Fact Check: No, Khusela Diko's husband isn't actually a king

Fact Check: No, Khusela Diko's husband isn't actually a king

- Khusela Diko's husband has come into the spotlight recently after it emerged he scored a R125 million Covid-19 tender

- King Madzikane II Thandisizwe Diko, according to his own statement, has declared himself innocent in the scandal

- Briefly.co.za explores whether or not Diko truly is a king as he would like Mzansi to believe

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Presidential spokesperson Khusela Diko's husband is front and centre in the R125 million Covid-19 PPE tender scandal.

Numerous reports have dubbed him King Madzikane II Thandisizwe Diko, including a joint statement issued by the couple itself to address the allegations.

Now, the grandchildren of Inkosi Madzikane have accused Diko of being 'mischievous' for referring to himself as a king.

SowetanLIVE reports that Diko is apparently not a king but a chief of AmaBhaca, Elubhacweni.

Diko ironically named the company linked to the tender awarded by the Gauteng Department of Health Royal Bhaca Projects but the latest information sees the group distancing itself from the situation entirely.

Fact Check: No, Khusela Diko's husband isn't actually a king

The Diko family has portrayed Madzikane as a king. Image: GCIS
Source: UGC

READ ALSO: Explainer: Front company used to pay Dikos R80m for Covid-19 tender

In fact, the statement revealed that the Amabhaca people don't have a king explaining that:

“Without having to bore everyone with a long historical account, but those who’ve cared to follow our nation’s history will be aware that after the passing on of King Ncapayi, we have never had any King."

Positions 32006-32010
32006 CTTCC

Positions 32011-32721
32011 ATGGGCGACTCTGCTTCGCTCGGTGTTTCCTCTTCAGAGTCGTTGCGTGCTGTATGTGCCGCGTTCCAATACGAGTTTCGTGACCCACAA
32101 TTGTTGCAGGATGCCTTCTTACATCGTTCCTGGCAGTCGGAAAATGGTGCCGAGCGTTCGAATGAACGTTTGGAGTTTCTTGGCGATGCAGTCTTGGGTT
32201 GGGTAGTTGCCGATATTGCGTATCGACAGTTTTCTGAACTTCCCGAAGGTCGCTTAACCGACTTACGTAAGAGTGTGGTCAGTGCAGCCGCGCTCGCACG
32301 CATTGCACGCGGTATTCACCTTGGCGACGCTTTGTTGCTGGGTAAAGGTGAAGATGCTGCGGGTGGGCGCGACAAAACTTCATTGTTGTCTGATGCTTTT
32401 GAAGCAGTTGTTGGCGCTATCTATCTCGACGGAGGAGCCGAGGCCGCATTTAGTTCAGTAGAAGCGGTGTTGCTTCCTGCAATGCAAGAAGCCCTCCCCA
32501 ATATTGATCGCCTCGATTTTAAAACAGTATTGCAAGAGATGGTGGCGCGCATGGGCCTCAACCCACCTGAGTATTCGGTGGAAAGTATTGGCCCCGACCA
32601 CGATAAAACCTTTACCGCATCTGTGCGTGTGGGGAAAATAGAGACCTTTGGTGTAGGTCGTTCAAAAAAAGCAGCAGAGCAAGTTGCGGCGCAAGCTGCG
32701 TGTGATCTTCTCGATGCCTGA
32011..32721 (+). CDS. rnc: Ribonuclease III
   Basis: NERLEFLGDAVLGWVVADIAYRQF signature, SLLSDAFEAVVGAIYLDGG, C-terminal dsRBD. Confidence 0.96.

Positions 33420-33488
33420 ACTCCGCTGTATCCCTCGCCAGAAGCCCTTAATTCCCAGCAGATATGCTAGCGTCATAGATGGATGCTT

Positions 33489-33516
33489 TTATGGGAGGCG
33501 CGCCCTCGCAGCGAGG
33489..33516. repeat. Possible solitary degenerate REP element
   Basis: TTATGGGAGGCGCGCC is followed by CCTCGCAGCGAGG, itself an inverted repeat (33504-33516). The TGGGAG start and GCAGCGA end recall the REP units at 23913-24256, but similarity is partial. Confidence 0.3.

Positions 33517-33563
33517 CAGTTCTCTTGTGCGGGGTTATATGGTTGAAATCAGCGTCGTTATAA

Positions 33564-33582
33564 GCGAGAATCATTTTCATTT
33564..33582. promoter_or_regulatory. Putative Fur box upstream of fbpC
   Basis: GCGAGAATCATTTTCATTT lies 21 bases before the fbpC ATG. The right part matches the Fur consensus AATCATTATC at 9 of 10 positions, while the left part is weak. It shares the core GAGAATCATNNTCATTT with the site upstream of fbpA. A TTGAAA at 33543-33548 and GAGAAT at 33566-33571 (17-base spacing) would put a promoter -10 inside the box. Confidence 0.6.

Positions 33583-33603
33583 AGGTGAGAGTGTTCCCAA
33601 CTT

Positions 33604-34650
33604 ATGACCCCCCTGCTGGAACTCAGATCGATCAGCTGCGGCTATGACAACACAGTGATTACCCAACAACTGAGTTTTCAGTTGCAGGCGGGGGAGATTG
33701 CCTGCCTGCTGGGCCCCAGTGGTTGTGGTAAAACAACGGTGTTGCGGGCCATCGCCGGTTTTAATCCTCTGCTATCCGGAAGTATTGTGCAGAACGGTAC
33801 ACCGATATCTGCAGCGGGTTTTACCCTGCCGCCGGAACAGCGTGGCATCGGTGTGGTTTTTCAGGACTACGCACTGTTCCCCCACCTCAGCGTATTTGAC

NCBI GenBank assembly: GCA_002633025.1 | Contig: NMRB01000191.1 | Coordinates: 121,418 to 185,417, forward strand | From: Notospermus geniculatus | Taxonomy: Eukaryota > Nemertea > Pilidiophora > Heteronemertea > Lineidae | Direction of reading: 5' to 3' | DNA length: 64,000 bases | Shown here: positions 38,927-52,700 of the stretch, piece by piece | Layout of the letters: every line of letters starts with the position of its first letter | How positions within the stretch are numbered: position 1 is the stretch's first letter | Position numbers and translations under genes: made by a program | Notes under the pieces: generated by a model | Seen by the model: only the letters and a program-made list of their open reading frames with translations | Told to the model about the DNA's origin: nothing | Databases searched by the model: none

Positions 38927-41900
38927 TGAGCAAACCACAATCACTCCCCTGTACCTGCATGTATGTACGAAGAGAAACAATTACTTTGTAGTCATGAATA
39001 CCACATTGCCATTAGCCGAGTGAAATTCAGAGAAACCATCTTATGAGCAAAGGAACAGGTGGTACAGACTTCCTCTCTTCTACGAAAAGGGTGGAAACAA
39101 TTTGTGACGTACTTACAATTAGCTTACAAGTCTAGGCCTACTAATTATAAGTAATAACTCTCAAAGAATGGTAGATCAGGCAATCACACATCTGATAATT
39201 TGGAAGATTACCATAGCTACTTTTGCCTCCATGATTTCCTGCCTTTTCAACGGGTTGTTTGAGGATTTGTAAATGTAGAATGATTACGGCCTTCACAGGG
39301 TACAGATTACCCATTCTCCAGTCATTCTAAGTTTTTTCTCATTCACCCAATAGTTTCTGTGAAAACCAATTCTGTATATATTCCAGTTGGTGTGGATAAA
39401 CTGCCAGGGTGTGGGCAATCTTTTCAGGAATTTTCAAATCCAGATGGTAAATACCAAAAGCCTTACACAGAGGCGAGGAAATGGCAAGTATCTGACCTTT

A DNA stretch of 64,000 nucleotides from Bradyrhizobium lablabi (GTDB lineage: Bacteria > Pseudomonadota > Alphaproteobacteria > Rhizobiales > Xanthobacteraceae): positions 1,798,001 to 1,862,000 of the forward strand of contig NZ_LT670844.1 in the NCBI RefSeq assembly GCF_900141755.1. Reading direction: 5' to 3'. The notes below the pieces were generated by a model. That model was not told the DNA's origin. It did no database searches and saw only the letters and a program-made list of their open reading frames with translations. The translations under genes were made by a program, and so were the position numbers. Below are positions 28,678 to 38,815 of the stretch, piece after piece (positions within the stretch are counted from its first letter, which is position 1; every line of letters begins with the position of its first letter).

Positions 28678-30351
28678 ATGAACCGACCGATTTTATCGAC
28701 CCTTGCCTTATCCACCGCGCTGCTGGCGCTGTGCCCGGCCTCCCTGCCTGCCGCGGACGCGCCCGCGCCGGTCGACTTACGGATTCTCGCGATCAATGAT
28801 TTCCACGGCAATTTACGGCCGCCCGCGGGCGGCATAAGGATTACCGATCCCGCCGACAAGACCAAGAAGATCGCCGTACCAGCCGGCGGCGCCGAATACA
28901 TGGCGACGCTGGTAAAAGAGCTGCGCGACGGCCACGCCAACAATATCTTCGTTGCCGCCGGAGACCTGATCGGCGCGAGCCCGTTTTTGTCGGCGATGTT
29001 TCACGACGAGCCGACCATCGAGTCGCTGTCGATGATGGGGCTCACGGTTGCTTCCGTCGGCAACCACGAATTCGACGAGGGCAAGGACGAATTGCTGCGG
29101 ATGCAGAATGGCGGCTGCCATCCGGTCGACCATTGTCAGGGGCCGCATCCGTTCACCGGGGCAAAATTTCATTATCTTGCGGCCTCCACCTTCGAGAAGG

The family have raised concerns over Diko claiming to be something he most certainly is not:

“Chief Thandisizwe presents himself as a King and not a chief. A King that we don't have as an entire nation of Amabhaca. A King has a status of reign supreme over a nation whilst Chiefs are sub-divided according to the villages they represent. He is a chief of Lubhacweni in that respect and other villages have their own chiefs as well."

Earlier, Briefly.co.za reported that a report had revealed that a minimum of R80 million for PPE through a company known as Ledla Structural Development.

The payments were reportedly made over the course of two weeks in numerous transactions ranging from R120 000 and R38 million.

The products invoiced allegedly mirror the items detailed in the original contract with Royal Bhaca Projects.

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Source: Briefly.co.za

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